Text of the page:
September 17, 2012 | 6
A week ago, a huge, painstakingly orchestrated PR campaign was timed to coincide with multiple publications of a long-term study by the ENCODE consortium in top-ranking journals. The ENCODE project (EP) is essentially the next stage after the Human Genome Project (HGP). The HGP sequenced all our DNA (actually a mixture of individual genomes); the EP is an attempt to define what all our DNA does by several circumstantial-evidence gathering and analysis techniques.
The EP results purportedly revolutionize our understanding of the genome by “proving” that DNA hitherto labeled junk is in fact functional and this knowledge will enable us to “maintain individual wellbeing” but also miraculously cure intractable diseases like cancer and diabetes.
Unlike the “arsenic bacteria” fiasco, the EP experiments were done carefully and thoroughly. The information unearthed and collated with this research is very useful, if only a foundation; as with the HGP, this cataloguing quest also contributed to development of techniques. What is way off are the claims, both proximal and distal.
A similar kind of “theory of everything” hype surrounded the HGP but in the case of the EP the hype has been ratcheted several fold, partly due to the increased capacity for rapid, saturating online dissemination. And science journalists who should know better (in Science, BBC, NY Times, The Guardian, Discover Magazine) made things worse by conflating junk, non-protein-coding and regulatory DNA.
Biologists – particularly those of us involved in dissecting RNA regulation – have known since the eighties that much of “junk” DNA has functions (to paraphrase Sydney Brenner, junk is not garbage). The EP results don’t alter the current view of the genome, they just provide a basis for further investigation; their definition of “functional” is “biochemically active” – two very different beasts; the functions (let alone any disease cures) will require exhaustive independent authentication of the EP batch results.
Additionally, the findings were embargoed for years to enable the PR blitz – at minimum unseemly when public funds are involved. On the larger canvas, EP signals the increased siphoning of ever-scarcer funds into mega-projects that preempt imaginative, risky work. Last but not least, the PR phrasing choices put wind in the sails of creationists and intelligent design (ID) adherents, by implying that everything in the genome has “a purpose under heaven”.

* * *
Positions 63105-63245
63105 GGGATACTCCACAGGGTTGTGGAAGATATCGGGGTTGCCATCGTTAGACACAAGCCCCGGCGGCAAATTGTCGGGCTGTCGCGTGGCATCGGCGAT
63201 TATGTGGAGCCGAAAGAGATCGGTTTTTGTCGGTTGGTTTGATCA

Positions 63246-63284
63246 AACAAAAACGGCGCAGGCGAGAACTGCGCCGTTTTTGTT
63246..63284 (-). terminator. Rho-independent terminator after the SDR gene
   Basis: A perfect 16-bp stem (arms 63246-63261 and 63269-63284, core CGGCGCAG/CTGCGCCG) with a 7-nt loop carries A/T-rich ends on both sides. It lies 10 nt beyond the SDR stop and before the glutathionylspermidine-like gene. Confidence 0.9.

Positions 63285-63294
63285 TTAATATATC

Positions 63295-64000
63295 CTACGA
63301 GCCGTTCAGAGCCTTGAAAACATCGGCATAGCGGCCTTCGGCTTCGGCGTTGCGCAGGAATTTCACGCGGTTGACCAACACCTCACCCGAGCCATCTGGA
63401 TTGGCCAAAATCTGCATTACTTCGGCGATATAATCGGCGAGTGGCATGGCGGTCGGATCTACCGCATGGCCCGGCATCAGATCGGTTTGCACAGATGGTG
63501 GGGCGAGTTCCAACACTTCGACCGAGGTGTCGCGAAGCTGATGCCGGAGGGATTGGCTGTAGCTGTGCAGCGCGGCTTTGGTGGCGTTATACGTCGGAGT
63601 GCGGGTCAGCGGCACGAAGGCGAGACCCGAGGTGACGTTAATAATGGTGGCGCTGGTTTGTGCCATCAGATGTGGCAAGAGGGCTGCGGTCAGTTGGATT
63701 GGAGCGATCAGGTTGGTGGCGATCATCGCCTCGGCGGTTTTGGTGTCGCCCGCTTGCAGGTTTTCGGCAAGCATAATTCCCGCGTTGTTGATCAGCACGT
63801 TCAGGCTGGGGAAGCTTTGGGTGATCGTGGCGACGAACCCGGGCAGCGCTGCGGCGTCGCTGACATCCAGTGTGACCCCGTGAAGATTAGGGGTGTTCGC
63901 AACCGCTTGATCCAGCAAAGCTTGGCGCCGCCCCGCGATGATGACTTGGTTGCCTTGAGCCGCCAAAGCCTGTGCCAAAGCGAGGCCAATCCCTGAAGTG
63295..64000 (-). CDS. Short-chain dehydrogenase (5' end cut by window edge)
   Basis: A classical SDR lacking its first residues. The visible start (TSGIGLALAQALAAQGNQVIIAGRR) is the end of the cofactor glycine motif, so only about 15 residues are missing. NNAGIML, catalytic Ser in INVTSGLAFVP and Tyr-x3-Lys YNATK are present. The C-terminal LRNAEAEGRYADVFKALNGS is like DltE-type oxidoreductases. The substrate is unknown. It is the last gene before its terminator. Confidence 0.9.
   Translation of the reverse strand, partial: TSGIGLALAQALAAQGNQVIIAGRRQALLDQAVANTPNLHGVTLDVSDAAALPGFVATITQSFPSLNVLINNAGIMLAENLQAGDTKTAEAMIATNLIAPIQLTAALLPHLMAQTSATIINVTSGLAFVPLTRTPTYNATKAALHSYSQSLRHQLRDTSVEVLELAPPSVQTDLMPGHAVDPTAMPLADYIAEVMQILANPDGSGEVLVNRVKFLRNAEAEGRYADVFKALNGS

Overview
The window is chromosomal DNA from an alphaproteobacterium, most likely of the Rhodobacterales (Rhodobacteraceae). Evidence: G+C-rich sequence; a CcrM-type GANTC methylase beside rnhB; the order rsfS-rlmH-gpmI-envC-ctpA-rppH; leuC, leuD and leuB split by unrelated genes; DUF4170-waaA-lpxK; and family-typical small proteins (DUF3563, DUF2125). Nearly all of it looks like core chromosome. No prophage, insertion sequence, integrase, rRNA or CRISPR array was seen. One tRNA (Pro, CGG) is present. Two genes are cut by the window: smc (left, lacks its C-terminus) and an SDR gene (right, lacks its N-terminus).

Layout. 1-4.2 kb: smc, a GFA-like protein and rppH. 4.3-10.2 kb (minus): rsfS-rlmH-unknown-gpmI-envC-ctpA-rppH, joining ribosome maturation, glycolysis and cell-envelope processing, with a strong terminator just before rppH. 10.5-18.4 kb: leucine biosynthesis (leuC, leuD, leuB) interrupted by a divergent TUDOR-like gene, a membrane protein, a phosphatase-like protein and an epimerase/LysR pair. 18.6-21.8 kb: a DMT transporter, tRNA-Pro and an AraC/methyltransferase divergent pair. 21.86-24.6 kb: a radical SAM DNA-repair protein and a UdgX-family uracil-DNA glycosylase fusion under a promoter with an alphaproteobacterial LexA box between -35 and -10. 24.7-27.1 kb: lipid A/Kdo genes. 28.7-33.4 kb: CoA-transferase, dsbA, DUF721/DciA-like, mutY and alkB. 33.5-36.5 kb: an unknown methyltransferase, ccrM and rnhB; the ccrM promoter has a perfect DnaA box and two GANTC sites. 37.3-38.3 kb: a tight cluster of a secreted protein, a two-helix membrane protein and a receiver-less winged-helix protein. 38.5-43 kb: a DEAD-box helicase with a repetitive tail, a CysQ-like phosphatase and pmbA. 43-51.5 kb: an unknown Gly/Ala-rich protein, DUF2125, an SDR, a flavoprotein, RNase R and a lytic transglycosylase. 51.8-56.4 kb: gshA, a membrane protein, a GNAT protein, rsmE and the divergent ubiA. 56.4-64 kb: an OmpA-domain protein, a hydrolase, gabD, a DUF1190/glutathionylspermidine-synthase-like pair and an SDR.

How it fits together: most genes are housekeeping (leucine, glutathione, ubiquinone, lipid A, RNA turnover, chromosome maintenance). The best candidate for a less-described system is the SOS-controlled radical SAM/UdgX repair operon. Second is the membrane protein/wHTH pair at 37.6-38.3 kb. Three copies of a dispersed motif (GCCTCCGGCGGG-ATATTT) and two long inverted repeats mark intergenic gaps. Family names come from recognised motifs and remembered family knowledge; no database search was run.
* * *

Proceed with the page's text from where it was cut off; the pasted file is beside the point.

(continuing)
What did the study actually do? The EP consortium labs systematically catalogued such things as DNAase I hypersensitive and methylated sites, transcription factor (TF) binding sites and transcribed regions in many cell types. Unmethylated nuclease-sensitive DNA is in the “open” configuration – aka euchromatin, a state in which DNA can discharge its various roles. The TF sites mean little by themselves: to give you a sense of their predictive power, any synthetically made DNA stretch will contain several such sites. Whether they have a function depends on a whole slew of prerequisites. Ditto the transcripts, of which more anon.
Let’s tackle “junk” DNA first, a term I find as ugly and misleading as the word “slush” for responses to open submission calls. Semantic baggage aside, the label “junk” was traditionally given to DNA segments with no apparent function. Back in the depths of time (well, circa 1970), all DNA that did not code for proteins or proximal regulatory elements (promoters and terminators) was tossed on the “junk” pile.
However, in the eighties the definition of functional DNA started shifting rapidly, though I suspect it will never reach the 80% used by the EP PR juggernaut. To show you how the definition has drifted, expanded, and had its meaning muddied as a term of art that is useful for everyone besides the workaday splicers et al who are abreast of trendy interpretations that may elude the laity, let’s meander down the genome buffet table.